Seattle based Cadence Biomedical, manufacturer of Kickstart, announces a peer-reviewed study demonstrating its use in gait training was recently published.

The clinical case series, published in Physical Medicine and Rehabilitation International, describes the outcomes when patients with stoke or spinal cord impairment reach a plateau in their therapy, and then begin using Kickstart.

As described in a media release from Cadence Biomedical, Kickstart is a wearable rehabilitation device that uses a spring-based technology to help enable proper walking. Per the company’s website, Kickstart incorporates an Exotendon that works like an artificial tendon and helps assist proper leg advancement and increase the user’s ability to walk.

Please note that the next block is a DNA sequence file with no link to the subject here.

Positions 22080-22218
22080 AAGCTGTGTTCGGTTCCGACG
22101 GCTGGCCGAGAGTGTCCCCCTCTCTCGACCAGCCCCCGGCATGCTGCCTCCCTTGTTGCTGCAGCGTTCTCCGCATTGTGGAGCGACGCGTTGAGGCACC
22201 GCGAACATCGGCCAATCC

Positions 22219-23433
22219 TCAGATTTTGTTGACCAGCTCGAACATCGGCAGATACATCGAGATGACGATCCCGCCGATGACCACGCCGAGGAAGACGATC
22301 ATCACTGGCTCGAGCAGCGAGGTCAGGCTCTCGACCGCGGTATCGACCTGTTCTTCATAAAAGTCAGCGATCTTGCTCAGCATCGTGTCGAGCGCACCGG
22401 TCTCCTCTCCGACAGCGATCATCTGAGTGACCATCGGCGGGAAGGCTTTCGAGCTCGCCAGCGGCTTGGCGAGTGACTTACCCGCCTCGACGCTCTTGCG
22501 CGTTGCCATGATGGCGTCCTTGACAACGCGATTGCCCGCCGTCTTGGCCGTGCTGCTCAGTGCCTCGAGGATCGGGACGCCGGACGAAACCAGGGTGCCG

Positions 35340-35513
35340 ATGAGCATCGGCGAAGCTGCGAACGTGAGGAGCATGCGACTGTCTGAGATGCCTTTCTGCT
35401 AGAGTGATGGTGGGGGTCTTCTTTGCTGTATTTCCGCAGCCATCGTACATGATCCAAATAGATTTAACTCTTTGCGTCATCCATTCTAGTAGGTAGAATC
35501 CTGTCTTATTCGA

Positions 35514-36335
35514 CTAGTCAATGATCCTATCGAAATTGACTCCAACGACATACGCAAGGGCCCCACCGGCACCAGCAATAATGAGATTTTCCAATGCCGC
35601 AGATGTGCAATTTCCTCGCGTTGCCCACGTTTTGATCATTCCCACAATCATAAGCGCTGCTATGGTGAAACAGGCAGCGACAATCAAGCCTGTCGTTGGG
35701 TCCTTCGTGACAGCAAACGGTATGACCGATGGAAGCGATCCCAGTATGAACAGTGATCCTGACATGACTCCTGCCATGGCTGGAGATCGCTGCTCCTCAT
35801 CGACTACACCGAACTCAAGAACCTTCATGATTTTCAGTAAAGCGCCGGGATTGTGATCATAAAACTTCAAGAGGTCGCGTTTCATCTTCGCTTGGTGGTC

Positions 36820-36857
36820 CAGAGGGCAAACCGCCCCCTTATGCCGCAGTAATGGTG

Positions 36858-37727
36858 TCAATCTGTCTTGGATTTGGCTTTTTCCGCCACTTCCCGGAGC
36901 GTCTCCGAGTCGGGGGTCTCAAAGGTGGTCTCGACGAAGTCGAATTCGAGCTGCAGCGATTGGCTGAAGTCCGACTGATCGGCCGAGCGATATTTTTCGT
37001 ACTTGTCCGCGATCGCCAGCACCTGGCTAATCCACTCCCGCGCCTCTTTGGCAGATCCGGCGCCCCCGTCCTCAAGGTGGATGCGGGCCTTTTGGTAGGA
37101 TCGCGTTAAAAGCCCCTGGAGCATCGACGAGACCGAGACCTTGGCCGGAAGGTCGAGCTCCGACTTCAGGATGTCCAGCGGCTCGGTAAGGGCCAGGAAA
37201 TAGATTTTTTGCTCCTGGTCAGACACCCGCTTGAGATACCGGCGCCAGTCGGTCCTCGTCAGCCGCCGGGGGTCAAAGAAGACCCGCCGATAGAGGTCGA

According to the study, patients integrated Kickstart during both PT-supervised gait training and at home. Each case served as their own control, since all participants had recently plateaued in progress with conventional therapy and were exercising and walking at home for 8 to 12 weeks prior to beginning the case study training protocol, the release explains.

In addition to improvements in walking speed and distance, participants demonstrated gains in gait quality and independent function that were maintained even when Kickstart was no longer used. The study found that in each case, walking speed and endurance progressed for each patient, with improvement of walking distance ranging from 1.8 to five times farther as a result of using Kickstart. All patients were able to walk an average of two times faster than at baseline, the release continues.

For more information, visit Cadence Biomedical.

[Source(s): Cadence Biomedical, Business Wire]